As you can see, using the two different calculations yields slightly different results – 330 calories a day for a dog that is moderately active using the fist calculation vs 396 using the RMR x activity multiplier method.
Your dog’s real calorie needs will likely fall in between these two numbers but may lie at one end of that spectrum or just outside of it.
I know what you are thinking – “I came here for an actual answer.”
Unfortunately, since each dog is different, this is about as accurate as one can be because there are many other factors to consider.
Fine Tune Your Calculation Based on These Other Important Factors
Using the calculations above will give you an estimated range of calories your Dachshund should eat a day.
Now, you will want to adjust slightly up or down based on the factors below.
Body condition score (BCS)
A dog’s BCS is a measure of a dog’s body fat, with a score of 1 being extremely thin and a score of 9 being extremely overweight.
A dog with a BCS below 4 may be underweight and in need of more calories, while a dog with a BCS above 5 may be overweight and in need of fewer calories.
Remember to adjust the calorie calculation based on your dog’s ideal body condition score, not their current one if they are under (add a few calories) or overweight (reduce a few calories).
Puppies and younger dogs need more calories due to their rapid growth and development.
As a dog gets older, their caloric needs may change due to a slower metabolism so older dogs may require fewer calories to maintain their weight
Neutered vs Intact
It’s known that spaying and neutering dogs can slow their metabolism.
Therefore, an “fixed” dog will likely need less calories to maintain their weight than a dog that has not had their growth hormones removed (intact, vasectomy, or ovary sparing spay).
Puppies and Nursing Mothers
Small breed puppies, and mothers nursing babies, need more calories in order to grow properly and produce enough milk, respectively.
Both could need between 30 and 50 additional calories a day per pound of body weight.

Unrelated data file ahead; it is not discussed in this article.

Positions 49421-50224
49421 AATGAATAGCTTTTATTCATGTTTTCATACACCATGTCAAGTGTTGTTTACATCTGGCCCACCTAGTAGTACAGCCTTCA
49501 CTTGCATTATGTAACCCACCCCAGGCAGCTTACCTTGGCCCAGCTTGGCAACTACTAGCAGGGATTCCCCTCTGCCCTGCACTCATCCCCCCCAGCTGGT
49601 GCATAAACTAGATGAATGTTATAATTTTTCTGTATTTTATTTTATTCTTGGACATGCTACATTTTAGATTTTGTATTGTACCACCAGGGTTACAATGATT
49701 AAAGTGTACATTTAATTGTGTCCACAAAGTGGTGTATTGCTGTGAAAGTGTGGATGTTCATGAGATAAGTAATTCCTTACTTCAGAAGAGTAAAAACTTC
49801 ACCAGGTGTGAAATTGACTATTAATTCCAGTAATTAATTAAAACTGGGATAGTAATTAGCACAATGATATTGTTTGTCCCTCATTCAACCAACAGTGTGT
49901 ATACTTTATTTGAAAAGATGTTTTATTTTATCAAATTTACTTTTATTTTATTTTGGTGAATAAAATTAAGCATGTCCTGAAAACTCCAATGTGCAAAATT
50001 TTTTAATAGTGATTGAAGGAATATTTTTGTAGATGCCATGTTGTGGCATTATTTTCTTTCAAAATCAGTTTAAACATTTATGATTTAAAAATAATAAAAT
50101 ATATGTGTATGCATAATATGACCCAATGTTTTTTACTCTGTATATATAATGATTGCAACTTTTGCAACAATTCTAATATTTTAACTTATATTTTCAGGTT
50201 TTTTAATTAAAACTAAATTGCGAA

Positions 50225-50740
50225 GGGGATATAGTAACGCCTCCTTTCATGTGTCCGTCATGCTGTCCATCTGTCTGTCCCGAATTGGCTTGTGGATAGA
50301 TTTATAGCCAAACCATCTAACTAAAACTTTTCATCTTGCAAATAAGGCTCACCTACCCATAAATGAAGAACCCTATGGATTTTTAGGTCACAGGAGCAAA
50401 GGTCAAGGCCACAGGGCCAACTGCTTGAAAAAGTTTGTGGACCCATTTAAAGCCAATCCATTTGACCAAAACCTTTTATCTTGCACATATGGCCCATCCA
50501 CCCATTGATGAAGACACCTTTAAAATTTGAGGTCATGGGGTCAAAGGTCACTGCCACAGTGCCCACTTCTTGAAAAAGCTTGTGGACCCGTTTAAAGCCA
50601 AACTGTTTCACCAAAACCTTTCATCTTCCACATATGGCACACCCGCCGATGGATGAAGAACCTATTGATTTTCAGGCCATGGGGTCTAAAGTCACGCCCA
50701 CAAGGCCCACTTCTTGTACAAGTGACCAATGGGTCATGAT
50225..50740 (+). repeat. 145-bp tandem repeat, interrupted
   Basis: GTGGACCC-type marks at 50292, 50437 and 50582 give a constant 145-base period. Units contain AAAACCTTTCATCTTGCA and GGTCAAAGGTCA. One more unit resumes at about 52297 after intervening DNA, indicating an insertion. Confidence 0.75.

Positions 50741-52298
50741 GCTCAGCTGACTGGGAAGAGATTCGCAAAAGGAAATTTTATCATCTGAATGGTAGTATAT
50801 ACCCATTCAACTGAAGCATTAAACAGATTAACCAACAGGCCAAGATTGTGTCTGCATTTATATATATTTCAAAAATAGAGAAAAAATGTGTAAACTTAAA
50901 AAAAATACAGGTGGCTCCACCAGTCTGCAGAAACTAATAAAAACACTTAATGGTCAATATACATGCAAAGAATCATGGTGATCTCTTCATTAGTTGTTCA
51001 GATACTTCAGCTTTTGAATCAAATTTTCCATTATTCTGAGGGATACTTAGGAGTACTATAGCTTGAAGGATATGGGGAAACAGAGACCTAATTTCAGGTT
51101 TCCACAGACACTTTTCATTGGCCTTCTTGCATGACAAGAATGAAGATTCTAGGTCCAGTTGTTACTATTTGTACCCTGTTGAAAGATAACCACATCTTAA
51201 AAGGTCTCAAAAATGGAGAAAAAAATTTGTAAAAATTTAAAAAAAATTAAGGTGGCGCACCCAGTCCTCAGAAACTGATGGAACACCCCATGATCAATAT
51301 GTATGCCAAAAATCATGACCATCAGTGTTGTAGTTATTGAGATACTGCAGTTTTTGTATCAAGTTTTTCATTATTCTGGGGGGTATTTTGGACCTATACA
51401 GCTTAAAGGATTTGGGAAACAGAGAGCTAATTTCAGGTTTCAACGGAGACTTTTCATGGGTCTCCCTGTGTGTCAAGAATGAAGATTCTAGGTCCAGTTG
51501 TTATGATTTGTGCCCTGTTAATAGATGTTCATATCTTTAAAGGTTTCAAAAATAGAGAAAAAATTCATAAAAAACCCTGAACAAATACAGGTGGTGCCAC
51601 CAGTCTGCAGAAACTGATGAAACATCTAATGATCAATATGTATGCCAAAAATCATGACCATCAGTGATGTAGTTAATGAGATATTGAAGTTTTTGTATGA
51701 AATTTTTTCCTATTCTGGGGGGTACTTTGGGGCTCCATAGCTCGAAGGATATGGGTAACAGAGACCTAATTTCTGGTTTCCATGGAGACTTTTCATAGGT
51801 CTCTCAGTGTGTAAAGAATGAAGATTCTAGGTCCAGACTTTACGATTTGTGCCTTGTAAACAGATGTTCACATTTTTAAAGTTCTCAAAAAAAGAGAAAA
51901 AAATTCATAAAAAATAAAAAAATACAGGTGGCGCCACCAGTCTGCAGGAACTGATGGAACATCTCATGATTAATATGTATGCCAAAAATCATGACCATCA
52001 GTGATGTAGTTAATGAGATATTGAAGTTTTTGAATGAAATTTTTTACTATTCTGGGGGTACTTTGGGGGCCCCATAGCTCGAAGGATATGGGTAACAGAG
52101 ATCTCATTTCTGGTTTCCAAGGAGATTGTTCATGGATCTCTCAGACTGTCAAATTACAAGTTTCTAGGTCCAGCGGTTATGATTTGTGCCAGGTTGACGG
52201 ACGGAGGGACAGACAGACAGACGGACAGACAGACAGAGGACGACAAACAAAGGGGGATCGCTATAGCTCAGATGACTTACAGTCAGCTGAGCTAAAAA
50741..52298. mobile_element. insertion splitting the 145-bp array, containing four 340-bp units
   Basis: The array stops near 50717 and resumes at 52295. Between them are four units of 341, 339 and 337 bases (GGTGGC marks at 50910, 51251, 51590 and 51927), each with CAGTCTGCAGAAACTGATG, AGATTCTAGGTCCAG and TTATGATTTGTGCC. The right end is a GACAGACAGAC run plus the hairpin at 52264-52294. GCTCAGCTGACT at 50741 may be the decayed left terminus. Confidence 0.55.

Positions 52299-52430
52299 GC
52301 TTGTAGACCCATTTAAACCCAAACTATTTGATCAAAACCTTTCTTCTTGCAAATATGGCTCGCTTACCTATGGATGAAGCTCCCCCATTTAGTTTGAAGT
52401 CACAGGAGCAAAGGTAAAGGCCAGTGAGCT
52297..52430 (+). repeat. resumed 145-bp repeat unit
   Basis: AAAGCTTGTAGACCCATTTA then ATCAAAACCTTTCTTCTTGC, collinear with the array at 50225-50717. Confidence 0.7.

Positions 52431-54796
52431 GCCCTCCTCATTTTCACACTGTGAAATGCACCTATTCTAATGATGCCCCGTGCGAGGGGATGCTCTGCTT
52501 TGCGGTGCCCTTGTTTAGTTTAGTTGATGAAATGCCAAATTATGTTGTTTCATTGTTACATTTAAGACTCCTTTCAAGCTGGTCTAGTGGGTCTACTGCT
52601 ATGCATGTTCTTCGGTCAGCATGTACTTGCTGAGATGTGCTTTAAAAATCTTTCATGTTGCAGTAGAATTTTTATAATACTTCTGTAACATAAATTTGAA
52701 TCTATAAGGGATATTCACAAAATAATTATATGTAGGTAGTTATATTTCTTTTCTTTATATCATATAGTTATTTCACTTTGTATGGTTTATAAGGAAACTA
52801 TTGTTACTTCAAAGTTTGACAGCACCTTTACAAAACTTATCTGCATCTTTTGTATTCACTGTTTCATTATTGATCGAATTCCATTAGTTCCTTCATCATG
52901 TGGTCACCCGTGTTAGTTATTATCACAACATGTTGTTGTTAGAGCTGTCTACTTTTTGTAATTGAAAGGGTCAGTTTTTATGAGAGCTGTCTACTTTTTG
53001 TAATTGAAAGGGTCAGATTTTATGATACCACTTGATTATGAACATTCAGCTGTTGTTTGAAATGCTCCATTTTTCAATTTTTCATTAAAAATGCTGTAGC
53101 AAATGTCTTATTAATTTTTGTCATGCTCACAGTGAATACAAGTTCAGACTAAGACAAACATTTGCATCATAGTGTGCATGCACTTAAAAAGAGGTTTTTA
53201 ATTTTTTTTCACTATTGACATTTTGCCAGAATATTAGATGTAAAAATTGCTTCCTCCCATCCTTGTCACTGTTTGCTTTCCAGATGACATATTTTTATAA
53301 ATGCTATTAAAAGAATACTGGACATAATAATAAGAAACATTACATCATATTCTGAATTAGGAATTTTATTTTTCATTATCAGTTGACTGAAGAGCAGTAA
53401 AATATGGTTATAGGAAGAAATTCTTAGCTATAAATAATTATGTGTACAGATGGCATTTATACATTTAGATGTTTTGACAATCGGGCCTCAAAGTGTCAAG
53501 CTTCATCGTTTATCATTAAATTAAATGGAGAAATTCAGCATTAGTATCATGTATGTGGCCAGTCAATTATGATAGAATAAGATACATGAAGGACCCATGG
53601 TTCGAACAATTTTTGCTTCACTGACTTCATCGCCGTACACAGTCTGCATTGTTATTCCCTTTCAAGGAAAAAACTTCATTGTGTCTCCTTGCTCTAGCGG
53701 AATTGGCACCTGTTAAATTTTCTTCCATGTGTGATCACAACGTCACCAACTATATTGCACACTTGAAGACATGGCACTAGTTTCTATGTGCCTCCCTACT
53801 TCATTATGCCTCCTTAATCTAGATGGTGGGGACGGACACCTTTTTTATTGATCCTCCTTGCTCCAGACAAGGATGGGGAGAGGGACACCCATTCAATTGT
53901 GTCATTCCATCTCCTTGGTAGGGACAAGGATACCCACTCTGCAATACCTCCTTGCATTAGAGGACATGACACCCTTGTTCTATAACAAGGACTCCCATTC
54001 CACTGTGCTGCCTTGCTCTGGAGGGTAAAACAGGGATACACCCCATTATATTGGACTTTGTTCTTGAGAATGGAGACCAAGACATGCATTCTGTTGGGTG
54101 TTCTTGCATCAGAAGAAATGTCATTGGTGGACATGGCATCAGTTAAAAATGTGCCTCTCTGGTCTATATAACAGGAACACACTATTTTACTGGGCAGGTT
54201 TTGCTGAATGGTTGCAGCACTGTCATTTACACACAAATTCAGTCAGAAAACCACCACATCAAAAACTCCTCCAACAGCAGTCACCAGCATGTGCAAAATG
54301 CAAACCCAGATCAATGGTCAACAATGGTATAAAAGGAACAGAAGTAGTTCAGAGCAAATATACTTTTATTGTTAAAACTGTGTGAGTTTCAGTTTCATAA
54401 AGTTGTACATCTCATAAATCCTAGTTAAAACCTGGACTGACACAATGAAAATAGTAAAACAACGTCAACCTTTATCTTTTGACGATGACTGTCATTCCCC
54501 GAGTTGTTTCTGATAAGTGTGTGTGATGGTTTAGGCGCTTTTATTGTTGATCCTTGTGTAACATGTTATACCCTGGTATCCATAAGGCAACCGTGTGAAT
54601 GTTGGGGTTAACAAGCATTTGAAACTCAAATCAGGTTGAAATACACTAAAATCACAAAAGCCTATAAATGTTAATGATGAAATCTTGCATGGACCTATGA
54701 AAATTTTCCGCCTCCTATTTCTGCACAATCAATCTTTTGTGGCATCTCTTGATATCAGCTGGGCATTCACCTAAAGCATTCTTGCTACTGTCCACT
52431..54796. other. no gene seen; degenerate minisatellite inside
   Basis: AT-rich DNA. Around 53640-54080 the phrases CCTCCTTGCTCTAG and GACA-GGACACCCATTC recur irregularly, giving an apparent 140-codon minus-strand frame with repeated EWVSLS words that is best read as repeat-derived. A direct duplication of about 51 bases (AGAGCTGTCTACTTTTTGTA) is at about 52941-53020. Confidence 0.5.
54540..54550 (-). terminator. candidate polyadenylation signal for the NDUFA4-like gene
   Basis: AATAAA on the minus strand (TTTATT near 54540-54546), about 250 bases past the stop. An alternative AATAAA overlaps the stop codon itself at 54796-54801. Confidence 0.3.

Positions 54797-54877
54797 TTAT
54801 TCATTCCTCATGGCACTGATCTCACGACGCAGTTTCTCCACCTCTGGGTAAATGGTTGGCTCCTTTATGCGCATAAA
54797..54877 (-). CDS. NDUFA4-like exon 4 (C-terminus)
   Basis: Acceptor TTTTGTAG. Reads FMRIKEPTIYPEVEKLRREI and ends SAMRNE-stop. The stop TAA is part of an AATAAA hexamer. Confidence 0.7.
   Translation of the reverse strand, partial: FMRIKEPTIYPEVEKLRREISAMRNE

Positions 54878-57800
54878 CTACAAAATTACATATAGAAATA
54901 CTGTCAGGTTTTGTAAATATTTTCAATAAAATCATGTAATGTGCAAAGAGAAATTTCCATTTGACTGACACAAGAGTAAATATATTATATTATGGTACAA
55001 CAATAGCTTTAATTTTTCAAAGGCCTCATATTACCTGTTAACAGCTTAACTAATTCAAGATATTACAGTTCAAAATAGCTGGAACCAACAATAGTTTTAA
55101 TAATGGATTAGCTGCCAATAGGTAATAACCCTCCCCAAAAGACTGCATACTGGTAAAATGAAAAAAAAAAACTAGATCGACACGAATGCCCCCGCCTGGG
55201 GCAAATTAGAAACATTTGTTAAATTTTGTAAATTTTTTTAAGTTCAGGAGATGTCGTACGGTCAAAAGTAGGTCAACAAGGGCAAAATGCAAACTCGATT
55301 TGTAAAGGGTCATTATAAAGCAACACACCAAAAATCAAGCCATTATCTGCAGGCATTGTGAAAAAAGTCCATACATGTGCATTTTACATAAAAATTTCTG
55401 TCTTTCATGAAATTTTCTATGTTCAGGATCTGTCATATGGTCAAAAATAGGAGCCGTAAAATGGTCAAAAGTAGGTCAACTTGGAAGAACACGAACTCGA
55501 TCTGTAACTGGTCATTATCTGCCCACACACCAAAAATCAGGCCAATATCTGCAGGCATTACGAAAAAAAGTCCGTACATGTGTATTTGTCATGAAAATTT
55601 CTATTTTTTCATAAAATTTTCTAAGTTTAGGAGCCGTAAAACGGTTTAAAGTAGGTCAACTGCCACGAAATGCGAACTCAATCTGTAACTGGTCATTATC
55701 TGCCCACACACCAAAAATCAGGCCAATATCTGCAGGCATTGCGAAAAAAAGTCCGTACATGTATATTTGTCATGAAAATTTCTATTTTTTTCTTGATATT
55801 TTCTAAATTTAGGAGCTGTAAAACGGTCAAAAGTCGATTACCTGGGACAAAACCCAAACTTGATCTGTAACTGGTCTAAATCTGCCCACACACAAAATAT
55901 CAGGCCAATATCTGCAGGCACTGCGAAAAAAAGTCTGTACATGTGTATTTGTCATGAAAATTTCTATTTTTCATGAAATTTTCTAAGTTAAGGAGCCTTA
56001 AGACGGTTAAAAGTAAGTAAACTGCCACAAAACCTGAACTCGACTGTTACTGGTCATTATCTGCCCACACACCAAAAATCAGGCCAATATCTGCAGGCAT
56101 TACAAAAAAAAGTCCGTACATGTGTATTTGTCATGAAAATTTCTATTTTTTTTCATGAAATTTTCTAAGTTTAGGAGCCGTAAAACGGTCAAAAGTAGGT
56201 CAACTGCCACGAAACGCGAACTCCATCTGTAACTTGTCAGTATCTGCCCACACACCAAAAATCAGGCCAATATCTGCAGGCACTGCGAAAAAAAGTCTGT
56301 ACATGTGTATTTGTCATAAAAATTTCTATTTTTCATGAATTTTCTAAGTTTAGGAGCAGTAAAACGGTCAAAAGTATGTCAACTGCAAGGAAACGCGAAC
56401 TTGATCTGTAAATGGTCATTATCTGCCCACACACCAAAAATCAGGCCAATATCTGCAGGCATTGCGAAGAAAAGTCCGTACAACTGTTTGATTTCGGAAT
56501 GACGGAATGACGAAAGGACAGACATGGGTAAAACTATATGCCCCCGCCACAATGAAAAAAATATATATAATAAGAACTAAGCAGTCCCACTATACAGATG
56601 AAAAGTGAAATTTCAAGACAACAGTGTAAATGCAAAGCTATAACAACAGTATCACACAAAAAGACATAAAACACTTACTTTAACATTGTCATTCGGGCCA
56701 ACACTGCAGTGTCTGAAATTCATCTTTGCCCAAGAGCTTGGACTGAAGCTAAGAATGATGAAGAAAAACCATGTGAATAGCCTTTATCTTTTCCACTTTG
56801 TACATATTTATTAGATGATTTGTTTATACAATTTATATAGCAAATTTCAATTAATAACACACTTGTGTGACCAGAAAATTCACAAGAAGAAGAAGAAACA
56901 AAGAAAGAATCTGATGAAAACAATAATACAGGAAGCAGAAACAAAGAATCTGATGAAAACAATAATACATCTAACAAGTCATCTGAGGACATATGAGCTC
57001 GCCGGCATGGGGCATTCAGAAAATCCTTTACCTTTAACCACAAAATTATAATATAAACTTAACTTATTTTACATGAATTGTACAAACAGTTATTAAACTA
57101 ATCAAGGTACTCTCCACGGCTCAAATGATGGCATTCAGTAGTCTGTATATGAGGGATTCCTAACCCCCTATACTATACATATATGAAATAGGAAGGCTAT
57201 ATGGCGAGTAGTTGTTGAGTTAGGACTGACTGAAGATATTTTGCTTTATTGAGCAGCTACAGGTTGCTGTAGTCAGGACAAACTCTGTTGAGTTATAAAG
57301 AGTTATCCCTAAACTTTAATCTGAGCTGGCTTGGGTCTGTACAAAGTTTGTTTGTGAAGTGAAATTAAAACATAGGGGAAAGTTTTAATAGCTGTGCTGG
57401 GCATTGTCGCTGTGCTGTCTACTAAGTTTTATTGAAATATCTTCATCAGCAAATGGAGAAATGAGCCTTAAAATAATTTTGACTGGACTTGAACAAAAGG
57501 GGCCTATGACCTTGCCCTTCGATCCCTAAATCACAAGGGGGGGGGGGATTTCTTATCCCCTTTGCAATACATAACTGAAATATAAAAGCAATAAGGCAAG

Dachshunds with certain health conditions, such as diabetes, Cushing’s, or kidney disease, may have special caloric needs that need to be taken into account.
While it’s important to be aware of this, I don’t suggest you guess what adjustment you need to make on your own as it could have negative consequences.
It’s best to talk about your dog’s weight goals with your veterinarian as they can provide advice
based on your dog’s specific health concerns.
The Only Way to Truly Know if Your Dachshund is Eating the Right Amount of Calories
The only true way to know if you are feeding your dog the proper amount of calories is to go by their body condition score.
If your dog has a thick layer of fat over their ribs and you can’t see a tummy tuck or waistline, you will need to increase their exercise or feed them fewer calories per day, or both.
If your dog has little to no fat over their ribs and you can see their hip bones, you will want to increase the number of calories a little in order to maintain a healthy weight.
One note is that Dachshunds, although small, are considered a deep-chested breed and it’s normal to see the last rib or two.
If you want to learn more, read my article How Much Should My Dachshund Weigh?
Calculating how many calories a Dachshund should eat a day based on their activity level is important in order to make sure that they are getting the nutrients they need and don’t accidentally become under or over their optimum weight.
However, it’s also important to consider other factors when determining your Dachshund’s caloric needs, and adjust the results of your calculation up or down as needed based on your individual dog.
Remember, this is general advice intended to give you a good starting point.
It’s always a good idea to consult with a veterinarian or a professional canine nutritionist for specific calorie recommendations if you have questions.
About the Author
Hi, I’m Jessica. I’ve been studying the Dachshund breed since 2007, owned 3 of my own, and shared in the lives of thousands of others through their owner’s stories. When I’m not sharing what I know on this blog, you can find me hiking, camping, and traveling with my adventurous wiener dogs.